Common Characteristics of Ringworm of the Body

Ringworm of the body (tinea corporis) is generally characterized by the occurrence of multiple reddish, inflamed rings with sizes ranging from one to a few centimeters in diameter. In the incipient stage of the disease, the lesions caused by ringworm of the body appear like spots or dots, later on taking a circular shape. This is due to the fact that the middle regions of the discoid patches begin to heal, while the extremities of the patches continue to expand, covering up larger areas of skin. The lesions characteristic to ringworm of the body may either have a dry or moist texture. Dry lesions are commonly associated with inflammation and scaling of the skin, while moist lesions also involve the occurrence of small blisters along the extremities of the rings and the formation of crust. Both types of lesions may become itchy and tender, although the intensity of these symptoms is usually mild or moderate.

Tinea corporis or ringworm of the body refers to fungal infections of the body skin or face. Although other forms of ringworm mostly occur in children, tinea corporis can be seen in people belonging to all categories of age. Ringworm of the scalp also affects both genders equally.

Despite the popular name of “ringworm”, tinea corporis is not caused by a worm. The disease is known as ringworm for the fact that it produces skin lesions that take the shape of rings, sometimes disposed in a concentric pattern. Ringworm of the body occurs due to infection with dermatophytes, a species of infectious fungal organisms that feed with dead keratin, the superficial layer of the epidermis. While certain groups of dermatophytes can infest various species of animals, as well as humans (infested furry animals such as cats and dogs commonly transmit the disease to humans), other groups of dermatophytes exclusively infest human hosts. The most common types of fungal organisms responsible for causing ringworm of the body are: trichophyton rubrum, microsporum canis and trichophyton mentagrophytes.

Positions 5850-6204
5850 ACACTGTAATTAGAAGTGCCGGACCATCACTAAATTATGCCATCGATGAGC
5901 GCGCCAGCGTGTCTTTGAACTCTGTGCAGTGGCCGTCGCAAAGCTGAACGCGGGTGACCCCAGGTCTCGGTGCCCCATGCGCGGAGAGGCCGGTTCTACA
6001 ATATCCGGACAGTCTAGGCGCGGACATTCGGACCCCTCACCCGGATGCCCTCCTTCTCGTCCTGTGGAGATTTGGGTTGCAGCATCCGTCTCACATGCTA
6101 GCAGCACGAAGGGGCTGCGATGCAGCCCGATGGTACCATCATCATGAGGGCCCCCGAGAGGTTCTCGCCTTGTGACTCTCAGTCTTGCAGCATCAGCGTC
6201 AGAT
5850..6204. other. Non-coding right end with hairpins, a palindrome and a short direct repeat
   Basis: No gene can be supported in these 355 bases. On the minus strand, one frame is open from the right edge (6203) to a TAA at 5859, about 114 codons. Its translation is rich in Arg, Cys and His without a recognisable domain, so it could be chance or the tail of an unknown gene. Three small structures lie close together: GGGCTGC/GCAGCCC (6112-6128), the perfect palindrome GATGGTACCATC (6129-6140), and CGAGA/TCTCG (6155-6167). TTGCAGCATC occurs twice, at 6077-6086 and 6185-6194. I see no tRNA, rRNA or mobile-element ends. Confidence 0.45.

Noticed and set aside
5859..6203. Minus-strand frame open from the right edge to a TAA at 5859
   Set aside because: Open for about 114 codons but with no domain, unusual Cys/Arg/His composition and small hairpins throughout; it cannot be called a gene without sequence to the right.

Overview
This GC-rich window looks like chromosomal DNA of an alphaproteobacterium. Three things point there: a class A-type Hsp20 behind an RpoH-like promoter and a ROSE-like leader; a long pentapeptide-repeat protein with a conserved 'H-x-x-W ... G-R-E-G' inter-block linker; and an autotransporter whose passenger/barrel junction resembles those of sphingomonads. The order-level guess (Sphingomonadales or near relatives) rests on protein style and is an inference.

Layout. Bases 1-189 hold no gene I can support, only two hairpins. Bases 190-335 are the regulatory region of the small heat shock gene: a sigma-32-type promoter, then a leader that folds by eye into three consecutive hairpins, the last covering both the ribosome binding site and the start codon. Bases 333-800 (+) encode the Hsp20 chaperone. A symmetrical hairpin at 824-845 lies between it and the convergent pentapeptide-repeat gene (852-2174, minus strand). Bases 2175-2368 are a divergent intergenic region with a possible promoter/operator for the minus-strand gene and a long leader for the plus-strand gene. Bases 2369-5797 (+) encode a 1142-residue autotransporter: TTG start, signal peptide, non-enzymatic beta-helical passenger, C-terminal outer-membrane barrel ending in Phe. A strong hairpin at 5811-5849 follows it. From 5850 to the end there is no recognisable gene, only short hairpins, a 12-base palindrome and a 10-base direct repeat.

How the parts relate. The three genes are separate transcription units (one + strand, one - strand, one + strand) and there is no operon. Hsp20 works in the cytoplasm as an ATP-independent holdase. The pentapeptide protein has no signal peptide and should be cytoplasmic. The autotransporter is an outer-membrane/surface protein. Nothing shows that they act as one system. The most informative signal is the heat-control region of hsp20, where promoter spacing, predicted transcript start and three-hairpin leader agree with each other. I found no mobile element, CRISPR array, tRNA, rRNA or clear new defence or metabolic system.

The fungal elements responsible for causing ringworm of the body are very contagious, being easily transmissible from infested animals to humans or from an infested individual to other humans. Proper hygiene can’t always prevent the spreading of the infection, but it can sometimes slow down the progression of the disease. Thus, it is advisable to always maintain a good level of personal hygiene in order to minimize the chances of contracting ringworm of the body and other types of tinea. In order to prevent the transmission of the fungal infection to others, the persons who have been diagnosed with ringworm of the body should avoid entering in contact with other people until the disease is completely cured.

The treatment of tinea corporis generally consists of antifungal medications for external use. With the appropriate treatment, ringworm of the body can be cured within several weeks. Doctor-prescribed antifungal medications should be able to stop the proliferation of the fungi within the first few days of treatment, and completely clear up the infection within 2 or 3 weeks. More persistent manifestations of the disease may sometimes require oral treatment in addition to topical gels, creams and lotions for external use. However, tinea corporis is usually very responsive to regular preparations for local use, rarely requiring stronger medications.

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